Newspapers under attack from all directions

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By Michael Hicks

It was in the early 1980s — I was a mere child — when I first started thumbing through the daily newspaper. I immediately flipped to the sports pages and then usually the comics or vice-versa.
I walked to the nearby 7-Eleven weekly and brought neighboring papers — the Washington Post or the Richmond (Va.) Times-Dispatch, to name a few — just so I could thumb through their coverage and clip out advertisements to save for my own personal collection.
It was the start of my fascination with newspapers, a fascination that has grown since 1990, when I began my journalism career.
But newspapers nowadays are under attack. Not just journalists themselves but the newspaper industry as a whole. And the attacks are coming from all directions, including corporate owners and government officials — both state and federal.
It’s the notion that all that we do is produce fake news. It’s the proposal of higher import tariffs that would cripple the cost of newsprint. It’s the state legislature pondering pulling public notices out of newspapers and placing them solely online. It’s selfish corporate owners who gut their newsrooms to the bare minimum.
And it’s not just newspapers, but journalists, who on the TV side have had to abandon their journalistic integrity to benefit the political belief of their corporate owners by reading one-sided propaganda or else fear the termination of their employment.
Certainly, the internet and social media, in particular, have taken their toll on newsprint and how people consume the news. Cable television, in particular 24-hour news channels, haven’t helped. That, however, doesn’t mean that newspapers are obsolete or don’t serve a purpose. They do.
I ask this question: If you live in Evergreen, Conifer or South Jeffco, where will you get the news about your community? Will it be online? Will it be via TV outlets? How much information would you receive? Would it be enough? Will it give you everything that you deserve?
In the last year, I’ve heard the fake news rants. I’ve had readers call or e-mail and say that our papers were too liberal or too conservative, depending on their point of view, and I’m OK with that if we get called both. Why? Because that means we’re pushing both sides of the story out there. This especially comes up on our Opinion pages.
The columnists who write for Evergreen Newspapers have a variety of viewpoints. We recently shuffled a few columnists around to try and counter each of our papers’ content. We added a female conservative columnist to the Clear Creek Courant, moved a male conservative columnist to the Canyon Courier and Columbine Courier and outlined a week-to-week schedule so that the viewpoints would be, hopefully, balanced.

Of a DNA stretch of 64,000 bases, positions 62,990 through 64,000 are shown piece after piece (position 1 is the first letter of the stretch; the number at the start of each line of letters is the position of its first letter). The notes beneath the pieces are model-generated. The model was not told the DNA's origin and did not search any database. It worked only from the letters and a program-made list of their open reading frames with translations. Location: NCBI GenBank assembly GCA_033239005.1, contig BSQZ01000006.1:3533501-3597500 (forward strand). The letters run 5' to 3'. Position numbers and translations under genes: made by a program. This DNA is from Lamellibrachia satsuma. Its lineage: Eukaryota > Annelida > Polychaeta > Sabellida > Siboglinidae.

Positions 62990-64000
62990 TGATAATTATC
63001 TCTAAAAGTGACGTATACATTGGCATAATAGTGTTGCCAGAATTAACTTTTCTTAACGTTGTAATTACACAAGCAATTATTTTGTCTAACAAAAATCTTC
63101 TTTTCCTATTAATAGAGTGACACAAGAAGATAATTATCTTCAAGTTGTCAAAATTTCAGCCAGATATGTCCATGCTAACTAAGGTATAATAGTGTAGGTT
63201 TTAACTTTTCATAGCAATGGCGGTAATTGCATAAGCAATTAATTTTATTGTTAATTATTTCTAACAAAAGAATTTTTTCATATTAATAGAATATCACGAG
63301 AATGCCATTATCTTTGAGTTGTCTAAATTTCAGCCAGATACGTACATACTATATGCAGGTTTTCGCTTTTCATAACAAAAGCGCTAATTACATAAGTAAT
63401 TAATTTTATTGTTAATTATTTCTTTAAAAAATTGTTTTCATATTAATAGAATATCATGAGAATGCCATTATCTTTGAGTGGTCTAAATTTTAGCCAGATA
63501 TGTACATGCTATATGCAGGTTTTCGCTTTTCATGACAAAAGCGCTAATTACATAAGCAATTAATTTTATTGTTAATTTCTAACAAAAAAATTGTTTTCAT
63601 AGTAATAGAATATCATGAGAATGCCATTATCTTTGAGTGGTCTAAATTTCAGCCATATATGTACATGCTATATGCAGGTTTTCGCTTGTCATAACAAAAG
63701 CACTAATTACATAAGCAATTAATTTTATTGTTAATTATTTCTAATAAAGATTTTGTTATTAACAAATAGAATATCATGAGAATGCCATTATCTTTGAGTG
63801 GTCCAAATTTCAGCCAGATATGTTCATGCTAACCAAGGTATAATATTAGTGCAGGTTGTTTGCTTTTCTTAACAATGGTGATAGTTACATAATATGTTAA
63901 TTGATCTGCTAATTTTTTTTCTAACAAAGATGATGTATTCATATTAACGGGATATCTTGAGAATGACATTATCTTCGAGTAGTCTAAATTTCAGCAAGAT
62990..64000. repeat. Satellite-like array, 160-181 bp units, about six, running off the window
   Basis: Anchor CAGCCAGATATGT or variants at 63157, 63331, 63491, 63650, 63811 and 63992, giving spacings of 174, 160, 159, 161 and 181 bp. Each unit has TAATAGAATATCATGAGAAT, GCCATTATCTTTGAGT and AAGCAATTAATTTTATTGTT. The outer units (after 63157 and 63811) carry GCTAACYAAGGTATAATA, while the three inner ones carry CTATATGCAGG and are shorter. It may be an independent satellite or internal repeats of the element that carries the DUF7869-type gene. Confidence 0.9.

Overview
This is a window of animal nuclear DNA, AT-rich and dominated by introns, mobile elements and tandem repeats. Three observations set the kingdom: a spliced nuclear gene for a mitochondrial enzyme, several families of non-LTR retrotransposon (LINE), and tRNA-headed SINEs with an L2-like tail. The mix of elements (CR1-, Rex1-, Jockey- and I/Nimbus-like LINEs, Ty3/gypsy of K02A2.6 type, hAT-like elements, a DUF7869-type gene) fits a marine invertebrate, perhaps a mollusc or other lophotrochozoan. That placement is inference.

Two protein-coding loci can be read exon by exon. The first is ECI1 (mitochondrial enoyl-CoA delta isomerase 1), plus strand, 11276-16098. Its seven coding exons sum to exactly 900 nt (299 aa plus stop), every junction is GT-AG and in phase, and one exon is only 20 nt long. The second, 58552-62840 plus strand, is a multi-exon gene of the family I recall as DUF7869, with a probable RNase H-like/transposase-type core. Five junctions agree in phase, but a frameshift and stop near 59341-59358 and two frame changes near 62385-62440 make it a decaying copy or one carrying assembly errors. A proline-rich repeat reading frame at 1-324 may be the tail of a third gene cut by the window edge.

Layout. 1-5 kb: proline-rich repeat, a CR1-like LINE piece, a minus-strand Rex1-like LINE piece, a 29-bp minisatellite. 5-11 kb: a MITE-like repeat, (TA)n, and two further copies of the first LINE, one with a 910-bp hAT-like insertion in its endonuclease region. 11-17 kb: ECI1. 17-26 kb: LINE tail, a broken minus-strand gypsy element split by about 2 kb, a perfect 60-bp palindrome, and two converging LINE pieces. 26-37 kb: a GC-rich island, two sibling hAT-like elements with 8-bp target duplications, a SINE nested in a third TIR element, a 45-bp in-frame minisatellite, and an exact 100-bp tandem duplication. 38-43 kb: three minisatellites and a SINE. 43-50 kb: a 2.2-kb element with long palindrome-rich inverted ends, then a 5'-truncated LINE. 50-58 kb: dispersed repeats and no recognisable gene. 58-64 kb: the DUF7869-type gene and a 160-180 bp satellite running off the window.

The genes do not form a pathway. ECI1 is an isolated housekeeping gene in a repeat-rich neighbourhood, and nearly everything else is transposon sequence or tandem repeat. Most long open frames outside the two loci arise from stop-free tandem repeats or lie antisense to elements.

We’ve seen in recent months a proposal by the U.S. Commerce Department to implement higher import tariffs on newsprint coming from Canada. If there are two things that cost newspapers the most, it’s employees and newsprint.
You’ve probably noticed how newspaper sizes have shrunk throughout the years, not just in the number of pages but also the actual physical size of the pages. That’s in direct correlation to keep costs down when it comes to newsprint. The last thing we need is for the cost of newsprint to increase. An increase would mean finding ways to combat such a hike, which could mean an increase in subscription rates, and who really wants that?
Another source of lost income could come from the state legislature, which has proposed nixing public notices from Colorado newspapers.
State lawmakers have acknowledged that this will cost newspapers income if they don’t publish public notices. By 2022, counties would instead publish financial reports on their websites as long as they publish a link to them in at least one newspaper. No longer would counties be required to publish an expense report monthly or twice-annual salary reports.
In a report from Jeffrey Roberts, executive director of the Colorado Freedom of Information Coalition, Chris Kennedy, a Democratic state representative from Lakewood, said, “The last thing I want to do is contribute to what we’ve seen as a struggle for the newspaper industry to keep doing what they do, which is provide vital information to folks across the state.” Yet, this is exactly what Senate Bill 18-156 does.
Throw in corporate owners, like Alden Global Capital, the hedge fund that owns the Denver Post, or Sinclair Broadcasting, which owns more than 170 stations throughout the U.S., who’ve imposed their will on their newsrooms, be it cutting the staff dramatically in size or requiring on-air talent to read editorials online as opposed to reporting the news, and one can see why journalism as we know it is suffering.
All journalists — most of us at least — want to do is report the news to our customers in the most complete and factual way possible without worrying about whether the money is there to produce the next week’s paper or having some corporate overlord stand over us and force us to sacrifice our journalistic integrity. Once we do that, we’ve lost the true meaning of what we once loved to do.

Michael Hicks is the editor of Evergreen Newspapers.